In the Jewish-Israeli population 85.5% of the population said they felt a sense of pride to be part of the nation – a slight rise from the 83.3% of Jewish-Israelis who felt proud to be Israeli in 2013.
Other interesting findings unveiled by the survey, which polled a representative sample of the population (1,000 participants), were that 60% of the population are not satisfied with the way the government is handling the nation’s problems.
According to the index, only about a quarter of the population placed equal value in both the “Jewish” and “Democratic” nature of the state. The finding is especially relevant when taking in mind the contentious Nationality Bill that was initiated by Prime Minister Netanyahu that attempted to enshrine the Jewish and democratic nature of the country in law and caused so much upheaval that it was one of the determining factors that led to the dissolving of the Knesset and early elections.
Another major issue that arose after the announcement of early elections was the staggering level of poverty evident in the Jewish state. The Israeli Democracy Index study found that 54.5% of the population perceives tension to be high between the rich and poor and Israel – only tension between Jews and Arabs was seen by the public as higher (58%).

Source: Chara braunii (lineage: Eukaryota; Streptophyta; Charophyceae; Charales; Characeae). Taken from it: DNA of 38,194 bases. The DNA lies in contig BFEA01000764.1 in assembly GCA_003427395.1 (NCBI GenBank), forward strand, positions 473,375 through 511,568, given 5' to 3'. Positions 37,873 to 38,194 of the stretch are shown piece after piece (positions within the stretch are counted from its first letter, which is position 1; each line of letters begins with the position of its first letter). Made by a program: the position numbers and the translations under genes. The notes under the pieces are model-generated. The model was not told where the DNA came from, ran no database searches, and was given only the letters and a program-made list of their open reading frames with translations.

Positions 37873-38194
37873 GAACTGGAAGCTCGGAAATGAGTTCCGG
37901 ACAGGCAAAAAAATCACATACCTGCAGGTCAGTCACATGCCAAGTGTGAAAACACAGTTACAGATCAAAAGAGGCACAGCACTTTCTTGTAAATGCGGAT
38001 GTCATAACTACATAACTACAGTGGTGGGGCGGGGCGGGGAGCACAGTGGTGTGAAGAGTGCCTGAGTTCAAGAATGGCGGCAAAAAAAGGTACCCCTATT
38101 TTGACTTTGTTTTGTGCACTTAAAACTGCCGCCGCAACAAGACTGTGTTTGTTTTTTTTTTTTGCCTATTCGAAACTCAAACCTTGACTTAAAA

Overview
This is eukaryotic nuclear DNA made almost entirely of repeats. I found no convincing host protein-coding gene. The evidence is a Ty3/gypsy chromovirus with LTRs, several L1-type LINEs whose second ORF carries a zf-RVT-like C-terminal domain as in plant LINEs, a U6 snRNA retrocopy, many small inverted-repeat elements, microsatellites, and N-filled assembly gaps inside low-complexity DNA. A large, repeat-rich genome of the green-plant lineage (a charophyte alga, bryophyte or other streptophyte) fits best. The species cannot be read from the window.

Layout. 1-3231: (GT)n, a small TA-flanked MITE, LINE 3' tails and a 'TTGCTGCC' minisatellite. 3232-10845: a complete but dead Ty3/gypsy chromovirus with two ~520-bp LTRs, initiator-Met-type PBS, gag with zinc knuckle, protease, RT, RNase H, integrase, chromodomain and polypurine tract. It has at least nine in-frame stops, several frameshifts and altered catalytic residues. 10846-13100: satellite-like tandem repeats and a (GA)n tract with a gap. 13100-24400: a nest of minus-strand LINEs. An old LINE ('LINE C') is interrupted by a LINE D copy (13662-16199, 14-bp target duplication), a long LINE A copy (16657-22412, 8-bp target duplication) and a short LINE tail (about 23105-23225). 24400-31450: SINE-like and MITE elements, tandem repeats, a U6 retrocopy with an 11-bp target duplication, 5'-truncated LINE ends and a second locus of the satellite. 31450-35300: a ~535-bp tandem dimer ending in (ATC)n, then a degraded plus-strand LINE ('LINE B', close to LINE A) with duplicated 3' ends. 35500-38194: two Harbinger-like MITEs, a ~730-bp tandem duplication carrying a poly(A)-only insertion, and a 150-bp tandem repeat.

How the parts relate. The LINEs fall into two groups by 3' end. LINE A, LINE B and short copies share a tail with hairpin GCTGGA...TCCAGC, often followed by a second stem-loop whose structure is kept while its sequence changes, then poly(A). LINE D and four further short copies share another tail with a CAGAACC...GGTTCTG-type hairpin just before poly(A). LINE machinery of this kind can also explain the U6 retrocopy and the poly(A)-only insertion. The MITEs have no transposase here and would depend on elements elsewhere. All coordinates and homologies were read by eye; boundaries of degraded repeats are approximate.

Meanwhile, 63% of Jewish-Israelis do not believe that Jews should have greater rights than Arabs while, on the other hand, 74% of Israeli Jews think decisions about peace and security should be decided by a Jewish majority, according to the study’s findings.
Social and economic unrest was also unveiled through an examination of the study’s findings with 60% of Israelis having little or no trust in Israel’s banks and the Finance Ministry and 65% of Israelis believing the social protest of the price of living should be renewed.
Furthermore, 79% of Israelis think Israel’s major labor unions (electricity, railways, ports and banks) have too much power.
Jewish and Arab Israeli’s also seemed to disagree as to what issues the next government should tackle first – 41% of Jewish-Israelis thought that social and economic goals should be the first priority while 39% of Arab Israelis believed that security and foreign policy and social/economic goals were equally important.
While the study shows that Israelis harbor criticism of governmental institutions, one interesting finding unveiled that 46% of Israelis think harsh, public criticism of Israel should be forbidden.
In terms of world rankings, Israel is in the top third of international rankings for gender equality and satisfaction with life. On the other hand, it is in the bottom third of rankings when it pertains to civil liberties, civic engagement and political stability.